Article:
Why am I having to rebuild my nodes every 90 days? High IOWait, SSD backed

Second post, since the first netted lots of eyeballs but no suggestions.

Feels like SSD issues to me, 90 days IOwait starts to climb. If I test the discs they test fine, but couchbase starts timing out and has issues responding to the queries in a timely fashion. So IO wait goes up, which pushes the CPU up, normally running at 2% maybe, and when the server hits the 90 days it’s running at 12-20% cpu.

So I’m at a loss, I’ve got a 5 node CE cluster running data only, with 2 views. Configuration runs fine, but give it 90 days, and the memcached process starts flailing, feels like it’s in a loop or something is going on. This is on Amazon EC2 instance, large i3 and i4 nodes, running Amazon 2 linux. No network errors, disc tests show fine, but something is happening that causes us to have to swap in new hardware, 90 days ish seems to be as long as we get before the system starts timing out. Nothing in the logs that I can see, and it shows it’s writing/reading more data than normal for the single node, but there is no single object being requested more than others on this server, it just seems to be having an issue and I’m not finding the right log file or the right approach in trying to figure it out,

In our monitoring we see IOWait start climbing, with no changes to how we access the box, no increased traffic load.

15933 couchba+ 20 0 153.9g 93.0g 0 S 114.9 75.0 12352:28 /opt/couchbase/bin/memcached -C /opt/couchbase/var/l+

Anyone seen similar or have an idea on how I can track it down? Also note, if I shut the service down and allow it to flush it’s memory, it seems to be happy for a bit, but I can’t really do this, because the box is in bad shape and it takes forever for the process to stop, by that time I’ve got a failover happening, and or a ton of failed requests.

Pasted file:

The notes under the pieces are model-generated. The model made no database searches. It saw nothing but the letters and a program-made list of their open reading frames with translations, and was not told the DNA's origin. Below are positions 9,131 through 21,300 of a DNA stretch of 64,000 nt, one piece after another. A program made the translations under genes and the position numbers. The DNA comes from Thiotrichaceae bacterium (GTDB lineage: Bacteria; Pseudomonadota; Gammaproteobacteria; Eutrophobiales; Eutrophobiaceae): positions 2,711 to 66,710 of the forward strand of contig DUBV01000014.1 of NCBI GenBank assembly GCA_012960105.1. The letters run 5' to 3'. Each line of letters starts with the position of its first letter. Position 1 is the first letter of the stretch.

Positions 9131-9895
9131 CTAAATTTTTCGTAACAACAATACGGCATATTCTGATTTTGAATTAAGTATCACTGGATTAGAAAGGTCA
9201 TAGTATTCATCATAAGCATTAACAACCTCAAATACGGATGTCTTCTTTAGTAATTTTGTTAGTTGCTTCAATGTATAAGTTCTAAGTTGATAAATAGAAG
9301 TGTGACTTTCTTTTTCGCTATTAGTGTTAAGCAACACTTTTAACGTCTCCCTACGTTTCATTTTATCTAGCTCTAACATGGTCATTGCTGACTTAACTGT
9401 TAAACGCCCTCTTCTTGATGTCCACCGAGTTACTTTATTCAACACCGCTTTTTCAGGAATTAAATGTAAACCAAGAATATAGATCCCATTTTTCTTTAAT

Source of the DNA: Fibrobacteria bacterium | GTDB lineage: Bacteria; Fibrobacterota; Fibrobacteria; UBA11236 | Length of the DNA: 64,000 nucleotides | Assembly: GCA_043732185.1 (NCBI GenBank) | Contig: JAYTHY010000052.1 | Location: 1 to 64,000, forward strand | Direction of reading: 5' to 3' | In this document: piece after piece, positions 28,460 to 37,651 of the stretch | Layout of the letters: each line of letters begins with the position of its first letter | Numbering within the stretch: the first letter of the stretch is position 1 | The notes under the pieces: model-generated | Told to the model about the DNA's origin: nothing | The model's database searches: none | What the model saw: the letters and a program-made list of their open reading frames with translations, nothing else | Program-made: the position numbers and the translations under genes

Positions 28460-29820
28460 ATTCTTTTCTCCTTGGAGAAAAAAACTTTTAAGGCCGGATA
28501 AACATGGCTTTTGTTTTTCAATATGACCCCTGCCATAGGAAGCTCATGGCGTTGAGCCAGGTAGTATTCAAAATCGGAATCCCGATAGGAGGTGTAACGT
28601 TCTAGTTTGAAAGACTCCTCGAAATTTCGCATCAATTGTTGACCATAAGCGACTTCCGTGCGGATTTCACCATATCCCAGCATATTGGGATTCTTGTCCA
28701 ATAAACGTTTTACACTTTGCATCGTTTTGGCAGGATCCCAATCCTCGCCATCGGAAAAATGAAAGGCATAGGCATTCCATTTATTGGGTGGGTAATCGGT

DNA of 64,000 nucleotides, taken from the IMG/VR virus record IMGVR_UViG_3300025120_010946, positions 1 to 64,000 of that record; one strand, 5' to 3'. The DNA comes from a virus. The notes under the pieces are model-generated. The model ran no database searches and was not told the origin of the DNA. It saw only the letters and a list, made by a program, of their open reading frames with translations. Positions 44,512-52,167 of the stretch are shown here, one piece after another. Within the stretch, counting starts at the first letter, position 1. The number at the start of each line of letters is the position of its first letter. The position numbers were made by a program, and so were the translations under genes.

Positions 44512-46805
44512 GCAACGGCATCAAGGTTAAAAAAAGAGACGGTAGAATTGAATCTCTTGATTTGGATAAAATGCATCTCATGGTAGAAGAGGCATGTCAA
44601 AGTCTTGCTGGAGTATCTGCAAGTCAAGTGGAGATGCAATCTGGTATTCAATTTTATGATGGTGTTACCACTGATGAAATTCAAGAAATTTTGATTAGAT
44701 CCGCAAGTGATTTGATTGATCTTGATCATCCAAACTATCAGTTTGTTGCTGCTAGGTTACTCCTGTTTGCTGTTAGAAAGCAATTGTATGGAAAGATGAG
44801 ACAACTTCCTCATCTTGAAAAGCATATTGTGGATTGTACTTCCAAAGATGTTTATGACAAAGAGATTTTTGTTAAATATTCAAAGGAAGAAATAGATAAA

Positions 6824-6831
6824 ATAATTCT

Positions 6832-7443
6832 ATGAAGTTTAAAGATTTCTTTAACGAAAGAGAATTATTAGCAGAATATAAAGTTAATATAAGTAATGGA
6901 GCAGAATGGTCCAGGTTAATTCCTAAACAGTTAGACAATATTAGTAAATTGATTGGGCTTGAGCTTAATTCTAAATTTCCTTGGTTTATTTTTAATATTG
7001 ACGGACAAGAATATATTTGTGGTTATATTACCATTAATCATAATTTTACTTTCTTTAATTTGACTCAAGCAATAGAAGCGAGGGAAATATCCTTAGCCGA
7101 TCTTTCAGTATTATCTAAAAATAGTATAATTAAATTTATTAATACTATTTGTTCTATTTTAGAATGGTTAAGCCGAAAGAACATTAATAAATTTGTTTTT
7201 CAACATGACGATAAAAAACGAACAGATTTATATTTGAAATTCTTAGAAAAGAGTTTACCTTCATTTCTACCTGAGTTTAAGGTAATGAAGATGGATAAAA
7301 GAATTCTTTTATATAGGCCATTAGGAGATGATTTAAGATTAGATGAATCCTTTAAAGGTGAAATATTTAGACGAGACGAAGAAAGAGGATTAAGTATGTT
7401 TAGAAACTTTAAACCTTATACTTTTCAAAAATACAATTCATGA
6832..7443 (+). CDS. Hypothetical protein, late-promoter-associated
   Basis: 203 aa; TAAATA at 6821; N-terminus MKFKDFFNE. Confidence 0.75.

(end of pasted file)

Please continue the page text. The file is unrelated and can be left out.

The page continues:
Just trying to get a better understand of where I should be looking in the logs or processes to see what it’s doing at the time of chaos.

High I/O wait means the CPU is outstanding on requests, but a further investigation is needed to confirm the source and effect. Here are a few possible causes of high I/O wait time: Bottlenecks in the storage layer that cause the drive to take more time to respond to I/O requests .

Yes thank you. The issue is it’s only in the membase process. Disk IO tests are fine. I just had to rebuild another system after 90 days.

The only big difference on this side is the views, are the views thrashing the SSD/disk subsystem so badly that it’s causing issues? But again if I shut down membase the disks test out great with a variety of disc test suites. This is 100% membase, and not sure if it’s a caching problem or, and as I pointed out, I truly believe it’s due to the views.

Also to stop that discussion before it starts, N1QL is not cost effective and required a crud ton more resources, so that’s not a starter, we are stuck with views for the time being.